Integrity in short supply among Manhattan socialites who value image over essence

Review Novel


Elements Of Style

Wendy Wasserstein

Alfred A. Knopf / 307 pages / $23.95

Before her untimely death in January at age 55, Pulitzer Prize-winning playwright Wendy Wasserstein completed work on a first-time project. The author of such Broadway plays as The Heidi Chronicles and The Sisters Rosensweig, Wasserstein also wrote two books of essays, a children's book and even librettos for ballet and opera. But she never published a novel.

Now, posthumously, comes Elements of Style, Wasserstein's examination of post-9/11 Manhattan high society. What she finds is a serious disconnect between style and substance.

Wasserstein uses her character's first names as chapter titles. And describing her dramatis personae is an excellent way to get a feel for the book.

For starters, there's Judy Tremont. Judy is a climber, a blue-collar California kid who married well and gave up a career as an editor at Mademoiselle so she could dedicate her life to setting the fashion instead of reporting it. So far, however, the best she's been able to do is to emulate - and spread gossip about - the style settlers.

The chief source of her emulation is Samantha Acton, the ne plus ultra of New York society. Samantha seems to have everything, including intelligence. But relying on pheromones instead of brains, she plunges into an affair with a boorish movie producer. This has devastating effects on two of the rare characters who truly have some character - Samantha's dermatologist husband, and the producer's devoted wife.

There's one other major figure possessed of a sterling character. Dr. Francesca Weissman, Frankie for short, actually has a social conscience. Her name is telling. Not only is she, indeed, frank in nature, she's also the wisest person in the book.

Frankie is a product of the right schools and has the right connections. Still, she might have passed under the radar of New York's socialites if a city magazine hadn't named her the best pediatrician on the Upper East Side. Now all of the upper crust matrons feel obligated to drag their sniffling offspring to her office, even though that means sharing a waiting room with the needy cases Frankie insists on treating.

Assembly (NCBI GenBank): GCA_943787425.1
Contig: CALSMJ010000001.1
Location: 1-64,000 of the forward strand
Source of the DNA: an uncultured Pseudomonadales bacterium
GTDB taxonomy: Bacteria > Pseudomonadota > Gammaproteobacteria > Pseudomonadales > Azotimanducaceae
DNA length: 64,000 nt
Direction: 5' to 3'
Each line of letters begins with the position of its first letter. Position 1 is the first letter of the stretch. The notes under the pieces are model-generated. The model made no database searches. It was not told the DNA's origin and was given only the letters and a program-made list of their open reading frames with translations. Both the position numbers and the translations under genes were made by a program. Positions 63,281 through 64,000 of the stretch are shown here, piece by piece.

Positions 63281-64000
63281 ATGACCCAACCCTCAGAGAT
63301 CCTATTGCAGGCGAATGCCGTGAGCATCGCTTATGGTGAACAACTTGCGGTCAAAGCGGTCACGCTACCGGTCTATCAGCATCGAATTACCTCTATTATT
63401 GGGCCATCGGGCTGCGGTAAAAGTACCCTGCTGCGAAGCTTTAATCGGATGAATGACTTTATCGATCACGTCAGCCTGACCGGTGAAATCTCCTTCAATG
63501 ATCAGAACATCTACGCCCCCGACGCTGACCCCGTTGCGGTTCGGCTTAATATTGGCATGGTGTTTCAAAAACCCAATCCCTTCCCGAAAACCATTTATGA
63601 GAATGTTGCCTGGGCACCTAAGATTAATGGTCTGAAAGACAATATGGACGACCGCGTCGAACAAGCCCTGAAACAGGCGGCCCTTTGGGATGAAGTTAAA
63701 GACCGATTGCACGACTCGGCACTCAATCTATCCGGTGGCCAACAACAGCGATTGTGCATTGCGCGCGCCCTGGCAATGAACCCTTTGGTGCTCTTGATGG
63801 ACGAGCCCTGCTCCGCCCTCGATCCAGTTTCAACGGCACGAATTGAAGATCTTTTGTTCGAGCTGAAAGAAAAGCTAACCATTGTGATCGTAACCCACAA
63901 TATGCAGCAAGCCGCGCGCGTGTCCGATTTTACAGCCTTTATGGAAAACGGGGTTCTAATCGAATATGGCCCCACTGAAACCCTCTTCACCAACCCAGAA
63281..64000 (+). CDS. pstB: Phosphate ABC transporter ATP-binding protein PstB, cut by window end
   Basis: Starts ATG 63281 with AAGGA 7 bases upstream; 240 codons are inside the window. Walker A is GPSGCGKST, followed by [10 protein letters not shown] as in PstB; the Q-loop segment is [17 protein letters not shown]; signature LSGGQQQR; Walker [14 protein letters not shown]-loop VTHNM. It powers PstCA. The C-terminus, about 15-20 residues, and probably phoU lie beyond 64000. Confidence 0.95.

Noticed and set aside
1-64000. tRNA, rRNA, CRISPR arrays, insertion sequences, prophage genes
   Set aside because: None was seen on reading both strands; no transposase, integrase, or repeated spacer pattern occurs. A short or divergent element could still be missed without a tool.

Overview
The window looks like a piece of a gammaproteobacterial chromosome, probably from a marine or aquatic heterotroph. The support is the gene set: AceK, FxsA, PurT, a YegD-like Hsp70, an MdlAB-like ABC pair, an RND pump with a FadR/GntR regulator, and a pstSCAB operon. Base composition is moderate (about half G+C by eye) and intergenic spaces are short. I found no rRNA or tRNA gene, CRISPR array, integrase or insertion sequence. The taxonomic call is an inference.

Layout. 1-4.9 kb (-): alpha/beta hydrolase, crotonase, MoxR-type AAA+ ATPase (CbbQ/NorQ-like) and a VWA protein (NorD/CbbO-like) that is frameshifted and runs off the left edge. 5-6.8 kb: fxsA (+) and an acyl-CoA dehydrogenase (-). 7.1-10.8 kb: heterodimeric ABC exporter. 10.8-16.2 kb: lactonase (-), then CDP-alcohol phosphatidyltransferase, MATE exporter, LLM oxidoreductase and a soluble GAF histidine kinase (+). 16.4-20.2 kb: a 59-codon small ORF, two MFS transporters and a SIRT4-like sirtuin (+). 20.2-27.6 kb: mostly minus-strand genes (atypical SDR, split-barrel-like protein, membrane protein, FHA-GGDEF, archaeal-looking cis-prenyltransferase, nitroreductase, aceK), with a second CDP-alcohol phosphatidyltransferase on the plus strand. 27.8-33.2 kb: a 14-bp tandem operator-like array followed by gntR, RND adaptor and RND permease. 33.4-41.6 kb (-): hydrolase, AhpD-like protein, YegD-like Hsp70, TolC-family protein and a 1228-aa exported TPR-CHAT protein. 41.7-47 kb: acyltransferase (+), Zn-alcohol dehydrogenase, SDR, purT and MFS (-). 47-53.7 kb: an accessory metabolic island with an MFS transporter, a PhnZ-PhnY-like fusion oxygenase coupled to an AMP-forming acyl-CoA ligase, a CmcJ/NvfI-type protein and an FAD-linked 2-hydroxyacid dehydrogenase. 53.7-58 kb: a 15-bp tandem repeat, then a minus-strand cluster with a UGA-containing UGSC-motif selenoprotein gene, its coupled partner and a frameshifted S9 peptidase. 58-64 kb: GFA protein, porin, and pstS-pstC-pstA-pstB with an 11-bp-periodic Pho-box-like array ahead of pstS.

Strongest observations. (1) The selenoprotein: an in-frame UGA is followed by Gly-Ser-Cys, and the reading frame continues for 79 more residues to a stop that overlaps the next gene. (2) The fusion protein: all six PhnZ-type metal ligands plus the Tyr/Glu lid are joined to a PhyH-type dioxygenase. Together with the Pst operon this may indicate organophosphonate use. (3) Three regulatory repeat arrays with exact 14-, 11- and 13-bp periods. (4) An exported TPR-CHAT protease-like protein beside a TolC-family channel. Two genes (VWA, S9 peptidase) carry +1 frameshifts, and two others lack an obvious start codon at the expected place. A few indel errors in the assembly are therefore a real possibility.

Frankie would appear to be stand-in for Wasserstein, except that the pediatrician has no interest in commenting on or chronicling the manners and mores of her supposedly social betters. Frankie seems to find them amusing, exasperating and superficial, but for the most part, she's too good-hearted to condemn what she doesn't condone.

The book borrows its title from the style manual by William Strunk Jr. and E.B. White. The slim but invaluable grammar guide turns out to be a favorite of one of the novel's secondary characters, an art dealer who has concealed the facts of his life under so much style, even his good friends barely know him.

Looking at the art dealer's copy of Strunk and White, Frankie concludes that for him, "style created content."

The art dealer is one of the nice guys. The majority of the characters, however, are not only content-deprived, they're petty and self-centered. It's difficult to care about them, which, come to think of it, is not unlike Frankie's attitude. She has distanced herself, and if she's the character with whom you identify, you're apt to feel distanced as well.

In Wasserstein's 1977 break-out play, Uncommon Women and Others, a group of recent women's college alums harbor aspirations to have "amazing" futures. In the 1989 Pulitzer Prize-winning Heidi Chronicles, an art historian specializes in the study of often-overlooked women artists. In An American Daughter (1997) a female physician is nominated for the post of surgeon general.

All are compelling characters. But Elements of Style is more about what people think of each other than what they accomplish - or hope to accomplish. Frankie struggles to save young lives in her medical practice, while her patients' wealthy parents waste their privileged lives.

Because Wasserstein was such a gifted wit, she might have been expected to treat this material with humor. And there are certainly funny snippets. (Talking about her medical school cadaver, Frankie says, "[I] made up an entire life for her. I believed she was both a Torah scholar and a hula dancer.")

Most of all, however, Wasserstein's take is Chekhovian - not surprising since she was a great admirer of the Russian playwright. Chekhov often depicted upper class inertia, and that's essentially what Wasserstein has done here. But her approach is deceptively straightforward, if satire is what she intended.

After Wasserstein's death, I listened to a tape from a 1994 interview I did when she came to Baltimore to speak at a fundraiser. The two things that stood out most strongly were her laughter and her warmth. Frankie Weissman embodies both of those characteristics, and in the end, she's the loneliest character in Elements of Style.

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